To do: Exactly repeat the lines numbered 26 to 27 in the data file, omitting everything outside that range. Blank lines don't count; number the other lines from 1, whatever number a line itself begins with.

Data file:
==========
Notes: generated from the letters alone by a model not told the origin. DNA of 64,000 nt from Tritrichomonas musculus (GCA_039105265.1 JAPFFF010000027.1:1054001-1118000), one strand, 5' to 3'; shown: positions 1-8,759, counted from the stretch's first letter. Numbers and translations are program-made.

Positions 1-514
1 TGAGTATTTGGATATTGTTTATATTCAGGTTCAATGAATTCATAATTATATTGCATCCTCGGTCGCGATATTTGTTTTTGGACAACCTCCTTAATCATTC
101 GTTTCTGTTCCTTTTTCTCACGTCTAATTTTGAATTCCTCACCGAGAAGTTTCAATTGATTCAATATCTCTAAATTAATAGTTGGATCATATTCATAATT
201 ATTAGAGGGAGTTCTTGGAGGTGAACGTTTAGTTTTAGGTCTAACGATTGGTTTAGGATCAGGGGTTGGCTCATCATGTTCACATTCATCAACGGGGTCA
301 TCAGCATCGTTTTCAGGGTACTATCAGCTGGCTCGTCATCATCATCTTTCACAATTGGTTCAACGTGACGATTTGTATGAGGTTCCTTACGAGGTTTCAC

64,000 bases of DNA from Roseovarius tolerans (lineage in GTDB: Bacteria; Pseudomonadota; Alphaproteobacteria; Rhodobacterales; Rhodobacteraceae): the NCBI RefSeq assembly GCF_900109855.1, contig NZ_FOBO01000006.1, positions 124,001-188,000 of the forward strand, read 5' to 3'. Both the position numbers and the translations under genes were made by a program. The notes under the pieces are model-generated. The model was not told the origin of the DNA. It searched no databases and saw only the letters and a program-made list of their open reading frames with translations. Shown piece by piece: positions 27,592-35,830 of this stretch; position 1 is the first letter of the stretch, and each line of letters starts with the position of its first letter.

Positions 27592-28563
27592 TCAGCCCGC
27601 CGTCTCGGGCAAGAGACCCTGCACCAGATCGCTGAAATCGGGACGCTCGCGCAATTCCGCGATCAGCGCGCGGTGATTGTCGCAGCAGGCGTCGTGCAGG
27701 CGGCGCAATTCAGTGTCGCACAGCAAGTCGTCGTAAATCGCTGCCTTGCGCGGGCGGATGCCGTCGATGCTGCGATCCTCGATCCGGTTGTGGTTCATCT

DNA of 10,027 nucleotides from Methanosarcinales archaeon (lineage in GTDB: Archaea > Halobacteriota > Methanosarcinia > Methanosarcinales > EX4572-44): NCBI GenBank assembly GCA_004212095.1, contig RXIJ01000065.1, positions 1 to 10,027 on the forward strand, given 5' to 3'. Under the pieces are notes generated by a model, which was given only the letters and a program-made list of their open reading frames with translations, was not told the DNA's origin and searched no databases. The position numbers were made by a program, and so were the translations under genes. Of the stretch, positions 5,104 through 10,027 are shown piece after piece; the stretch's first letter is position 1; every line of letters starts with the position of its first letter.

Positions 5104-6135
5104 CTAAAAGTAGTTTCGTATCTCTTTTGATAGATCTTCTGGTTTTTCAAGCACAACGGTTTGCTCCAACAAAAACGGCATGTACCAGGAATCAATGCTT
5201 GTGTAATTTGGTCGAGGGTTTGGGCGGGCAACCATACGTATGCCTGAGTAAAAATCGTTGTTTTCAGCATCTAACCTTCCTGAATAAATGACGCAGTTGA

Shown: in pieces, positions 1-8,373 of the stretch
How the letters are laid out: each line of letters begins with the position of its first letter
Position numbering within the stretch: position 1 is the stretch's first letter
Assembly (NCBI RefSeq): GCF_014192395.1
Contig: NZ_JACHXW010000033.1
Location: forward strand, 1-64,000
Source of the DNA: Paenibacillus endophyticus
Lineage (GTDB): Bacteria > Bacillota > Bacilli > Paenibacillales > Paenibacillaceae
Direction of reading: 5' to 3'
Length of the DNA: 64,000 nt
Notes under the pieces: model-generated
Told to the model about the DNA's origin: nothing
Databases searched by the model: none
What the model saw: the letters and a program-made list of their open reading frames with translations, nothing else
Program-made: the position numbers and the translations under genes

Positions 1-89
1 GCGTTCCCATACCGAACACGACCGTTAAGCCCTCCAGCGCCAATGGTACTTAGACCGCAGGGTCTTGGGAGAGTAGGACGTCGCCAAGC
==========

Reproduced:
Notes under the pieces: model-generated
Told to the model about the DNA's origin: nothing